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  1. And the loveliest of all was the unicorn.

    Wednesday, September 19, 2012

    by Helene Growly Bear Gresser

    Funny, for an insomniac, I sure hate this time of night. Specifically 2:45 a.m. It is the time of night when I feel the solitude of my life and question all my choices that led me to be here. Why am I single? Why did I choose a zigzag approach to a career destined to leave me penniless in my old age? Why am I smoking inside my minuscule apartment when I hate the smell of smoke on things, especially myself? When did I give up on trying to keep organized? Why do my exes always seem marry or at least settle down with the next girl after me? Why haven't I written my ubiquitous one-woman show yet? Why did it take Tom Wopat to inform me of the meaning of "ubiquitous?"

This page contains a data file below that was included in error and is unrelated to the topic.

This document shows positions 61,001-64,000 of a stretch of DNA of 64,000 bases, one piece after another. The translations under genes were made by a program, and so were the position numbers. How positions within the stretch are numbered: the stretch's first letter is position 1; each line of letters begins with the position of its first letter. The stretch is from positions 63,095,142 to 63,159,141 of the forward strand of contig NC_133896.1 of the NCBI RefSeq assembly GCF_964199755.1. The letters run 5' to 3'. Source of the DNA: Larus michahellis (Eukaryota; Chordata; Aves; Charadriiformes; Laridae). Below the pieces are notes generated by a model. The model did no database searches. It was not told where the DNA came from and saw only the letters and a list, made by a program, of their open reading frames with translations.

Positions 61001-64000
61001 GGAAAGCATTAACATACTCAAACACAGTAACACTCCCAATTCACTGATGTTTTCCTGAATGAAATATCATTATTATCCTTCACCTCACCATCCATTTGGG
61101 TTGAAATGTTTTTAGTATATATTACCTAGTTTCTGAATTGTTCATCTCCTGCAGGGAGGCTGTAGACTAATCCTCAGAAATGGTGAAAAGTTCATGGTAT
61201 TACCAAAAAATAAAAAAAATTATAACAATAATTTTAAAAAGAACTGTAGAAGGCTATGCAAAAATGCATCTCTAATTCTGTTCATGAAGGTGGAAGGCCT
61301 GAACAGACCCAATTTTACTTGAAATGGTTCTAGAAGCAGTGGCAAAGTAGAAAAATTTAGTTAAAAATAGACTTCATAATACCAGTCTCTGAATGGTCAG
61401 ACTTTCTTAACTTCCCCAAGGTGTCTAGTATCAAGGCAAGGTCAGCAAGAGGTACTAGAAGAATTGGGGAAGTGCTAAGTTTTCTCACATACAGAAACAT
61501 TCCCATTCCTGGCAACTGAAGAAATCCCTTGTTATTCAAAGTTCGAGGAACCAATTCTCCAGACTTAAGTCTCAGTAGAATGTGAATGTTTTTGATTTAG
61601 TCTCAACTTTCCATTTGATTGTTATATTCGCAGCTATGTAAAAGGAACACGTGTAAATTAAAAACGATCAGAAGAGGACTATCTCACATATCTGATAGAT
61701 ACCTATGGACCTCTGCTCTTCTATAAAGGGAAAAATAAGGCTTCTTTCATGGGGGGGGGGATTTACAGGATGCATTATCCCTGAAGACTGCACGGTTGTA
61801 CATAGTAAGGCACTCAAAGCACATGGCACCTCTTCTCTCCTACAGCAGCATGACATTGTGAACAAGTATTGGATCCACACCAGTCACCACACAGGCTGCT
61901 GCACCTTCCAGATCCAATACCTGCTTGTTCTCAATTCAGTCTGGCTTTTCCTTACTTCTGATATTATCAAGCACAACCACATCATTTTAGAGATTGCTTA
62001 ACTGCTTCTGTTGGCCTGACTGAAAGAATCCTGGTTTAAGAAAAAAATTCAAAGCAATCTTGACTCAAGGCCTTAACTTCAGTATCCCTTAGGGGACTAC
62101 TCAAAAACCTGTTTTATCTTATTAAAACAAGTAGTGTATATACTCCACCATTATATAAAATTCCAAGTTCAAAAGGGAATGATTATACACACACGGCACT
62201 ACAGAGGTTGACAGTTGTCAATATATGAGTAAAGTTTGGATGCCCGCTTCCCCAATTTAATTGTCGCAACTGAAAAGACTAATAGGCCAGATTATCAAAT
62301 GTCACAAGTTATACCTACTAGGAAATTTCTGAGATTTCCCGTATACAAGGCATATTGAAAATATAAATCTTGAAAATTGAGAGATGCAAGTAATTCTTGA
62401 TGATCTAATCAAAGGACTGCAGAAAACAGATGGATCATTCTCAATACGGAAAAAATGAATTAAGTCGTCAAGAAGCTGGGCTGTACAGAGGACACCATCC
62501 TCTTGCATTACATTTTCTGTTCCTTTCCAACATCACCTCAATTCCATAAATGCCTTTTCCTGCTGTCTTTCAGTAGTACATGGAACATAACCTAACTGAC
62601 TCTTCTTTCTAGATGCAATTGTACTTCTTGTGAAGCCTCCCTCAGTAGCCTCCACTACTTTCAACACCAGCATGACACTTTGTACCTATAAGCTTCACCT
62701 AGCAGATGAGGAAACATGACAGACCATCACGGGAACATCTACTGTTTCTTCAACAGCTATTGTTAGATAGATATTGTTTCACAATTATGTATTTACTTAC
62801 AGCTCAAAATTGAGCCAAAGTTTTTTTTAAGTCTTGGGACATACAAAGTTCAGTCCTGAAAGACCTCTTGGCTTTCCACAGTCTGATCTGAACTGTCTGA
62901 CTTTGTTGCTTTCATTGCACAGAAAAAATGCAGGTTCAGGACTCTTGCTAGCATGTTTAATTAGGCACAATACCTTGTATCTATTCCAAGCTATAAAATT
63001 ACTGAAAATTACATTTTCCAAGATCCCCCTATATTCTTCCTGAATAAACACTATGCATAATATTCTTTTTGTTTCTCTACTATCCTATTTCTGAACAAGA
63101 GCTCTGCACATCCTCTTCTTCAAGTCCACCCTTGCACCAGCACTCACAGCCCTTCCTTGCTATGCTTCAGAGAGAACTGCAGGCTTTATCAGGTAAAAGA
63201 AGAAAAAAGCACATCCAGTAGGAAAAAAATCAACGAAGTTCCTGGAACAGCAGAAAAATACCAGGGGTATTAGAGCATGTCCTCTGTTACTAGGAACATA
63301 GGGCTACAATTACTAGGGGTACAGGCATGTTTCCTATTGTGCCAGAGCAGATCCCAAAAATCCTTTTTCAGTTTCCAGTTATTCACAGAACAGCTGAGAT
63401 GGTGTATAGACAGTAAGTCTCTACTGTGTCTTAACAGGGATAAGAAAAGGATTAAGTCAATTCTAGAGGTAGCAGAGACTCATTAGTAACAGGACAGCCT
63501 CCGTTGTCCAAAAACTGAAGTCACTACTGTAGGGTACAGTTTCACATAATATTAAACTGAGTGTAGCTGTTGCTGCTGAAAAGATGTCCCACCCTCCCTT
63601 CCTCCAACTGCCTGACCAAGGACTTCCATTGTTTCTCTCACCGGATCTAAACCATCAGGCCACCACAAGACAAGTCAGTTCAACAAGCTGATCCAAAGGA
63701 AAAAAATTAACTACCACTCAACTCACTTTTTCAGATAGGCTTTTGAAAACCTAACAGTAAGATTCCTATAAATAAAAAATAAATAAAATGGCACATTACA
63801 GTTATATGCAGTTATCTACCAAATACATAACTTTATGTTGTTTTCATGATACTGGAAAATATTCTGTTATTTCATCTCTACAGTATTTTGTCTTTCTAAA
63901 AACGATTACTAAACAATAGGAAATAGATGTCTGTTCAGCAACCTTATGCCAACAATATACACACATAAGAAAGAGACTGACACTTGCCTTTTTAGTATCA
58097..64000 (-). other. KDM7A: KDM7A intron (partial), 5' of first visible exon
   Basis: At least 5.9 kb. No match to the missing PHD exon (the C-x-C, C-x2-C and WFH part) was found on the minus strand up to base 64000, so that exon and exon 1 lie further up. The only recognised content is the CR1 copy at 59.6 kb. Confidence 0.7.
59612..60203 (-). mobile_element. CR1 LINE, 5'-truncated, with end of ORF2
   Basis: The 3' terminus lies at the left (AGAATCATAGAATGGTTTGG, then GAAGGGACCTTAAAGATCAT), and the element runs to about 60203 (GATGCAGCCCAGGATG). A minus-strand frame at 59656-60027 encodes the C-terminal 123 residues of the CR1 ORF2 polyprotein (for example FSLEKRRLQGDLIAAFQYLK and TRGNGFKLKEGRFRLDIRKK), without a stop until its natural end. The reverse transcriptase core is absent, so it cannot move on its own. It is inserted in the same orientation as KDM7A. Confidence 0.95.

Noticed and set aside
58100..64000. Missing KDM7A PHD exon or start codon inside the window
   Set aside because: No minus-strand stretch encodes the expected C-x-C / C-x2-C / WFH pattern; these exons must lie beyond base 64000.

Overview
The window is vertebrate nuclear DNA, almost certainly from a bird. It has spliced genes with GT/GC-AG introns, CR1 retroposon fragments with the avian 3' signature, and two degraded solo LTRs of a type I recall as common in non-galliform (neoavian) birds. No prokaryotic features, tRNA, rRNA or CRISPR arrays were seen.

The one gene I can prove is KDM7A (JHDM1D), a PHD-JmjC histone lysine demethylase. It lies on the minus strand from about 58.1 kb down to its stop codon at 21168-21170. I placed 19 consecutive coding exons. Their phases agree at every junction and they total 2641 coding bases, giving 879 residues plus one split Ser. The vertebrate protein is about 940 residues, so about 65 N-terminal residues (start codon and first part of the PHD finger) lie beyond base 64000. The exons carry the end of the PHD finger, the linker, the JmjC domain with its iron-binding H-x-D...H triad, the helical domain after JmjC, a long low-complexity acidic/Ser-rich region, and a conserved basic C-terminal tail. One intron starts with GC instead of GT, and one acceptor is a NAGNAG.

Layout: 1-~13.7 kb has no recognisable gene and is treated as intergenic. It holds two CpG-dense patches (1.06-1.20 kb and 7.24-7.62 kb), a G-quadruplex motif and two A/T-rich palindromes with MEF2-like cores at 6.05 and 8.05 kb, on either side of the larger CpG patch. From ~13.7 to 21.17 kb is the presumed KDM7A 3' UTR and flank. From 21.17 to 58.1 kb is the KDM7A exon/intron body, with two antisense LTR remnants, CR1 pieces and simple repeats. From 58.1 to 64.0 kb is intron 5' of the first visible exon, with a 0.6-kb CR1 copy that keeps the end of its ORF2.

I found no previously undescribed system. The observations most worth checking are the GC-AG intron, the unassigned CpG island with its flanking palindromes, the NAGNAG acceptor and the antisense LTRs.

I have isolated myself for a few months now -- I am not promptly returning phone calls from friends, I have not made enough effort to head outside and get sun and air, I am letting things slide further and further into disarray -  I am in my "cave," as I call it. It is especially cave-y at 3:00 a.m. Manhattan is strangely silent here in my Upper East Side/East Harlem-esque neighborhood. One does not wander far alone outside, unless one wants to tempt fate by walking near Central Park in this stillness. It's fine at dawn, almost bustling. But here I sit, getting as dark as the night outside, in my mess, writing this, feeling slightly nauseated from the newly-acquired Camels habit and my looming responsibilities. I paw feebly away at my invisible cave door, looking for a shaft of light, a way out.